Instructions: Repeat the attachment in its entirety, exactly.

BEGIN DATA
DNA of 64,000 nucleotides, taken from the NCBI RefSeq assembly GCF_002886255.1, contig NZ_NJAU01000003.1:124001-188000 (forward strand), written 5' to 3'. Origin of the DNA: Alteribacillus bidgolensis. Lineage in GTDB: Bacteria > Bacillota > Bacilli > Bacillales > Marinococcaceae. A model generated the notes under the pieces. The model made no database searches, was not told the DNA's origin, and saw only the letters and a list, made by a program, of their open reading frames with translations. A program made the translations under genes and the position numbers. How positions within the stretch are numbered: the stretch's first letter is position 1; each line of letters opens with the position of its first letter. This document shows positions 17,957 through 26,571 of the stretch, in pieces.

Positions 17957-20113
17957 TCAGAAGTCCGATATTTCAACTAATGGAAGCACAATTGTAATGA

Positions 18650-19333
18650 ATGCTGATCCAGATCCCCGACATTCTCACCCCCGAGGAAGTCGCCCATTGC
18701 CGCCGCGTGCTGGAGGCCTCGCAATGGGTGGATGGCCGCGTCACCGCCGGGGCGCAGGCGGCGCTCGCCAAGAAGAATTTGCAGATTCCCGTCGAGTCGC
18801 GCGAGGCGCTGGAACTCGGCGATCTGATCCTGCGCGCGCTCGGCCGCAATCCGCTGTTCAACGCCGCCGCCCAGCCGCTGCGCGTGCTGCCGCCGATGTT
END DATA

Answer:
DNA of 64,000 nucleotides, taken from the NCBI RefSeq assembly GCF_002886255.1, contig NZ_NJAU01000003.1:124001-188000 (forward strand), written 5' to 3'. Origin of the DNA: Alteribacillus bidgolensis. Lineage in GTDB: Bacteria > Bacillota > Bacilli > Bacillales > Marinococcaceae. A model generated the notes under the pieces. The model made no database searches, was not told the DNA's origin, and saw only the letters and a list, made by a program, of their open reading frames with translations. A program made the translations under genes and the position numbers. How positions within the stretch are numbered: the stretch's first letter is position 1; each line of letters opens with the position of its first letter. This document shows positions 17,957 through 26,571 of the stretch, in pieces.

Positions 17957-20113
17957 TCAGAAGTCCGATATTTCAACTAATGGAAGCACAATTGTAATGA

Positions 18650-19333
18650 ATGCTGATCCAGATCCCCGACATTCTCACCCCCGAGGAAGTCGCCCATTGC
18701 CGCCGCGTGCTGGAGGCCTCGCAATGGGTGGATGGCCGCGTCACCGCCGGGGCGCAGGCGGCGCTCGCCAAGAAGAATTTGCAGATTCCCGTCGAGTCGC
18801 GCGAGGCGCTGGAACTCGGCGATCTGATCCTGCGCGCGCTCGGCCGCAATCCGCTGTTCAACGCCGCCGCCCAGCCGCTGCGCGTGCTGCCGCCGATGTT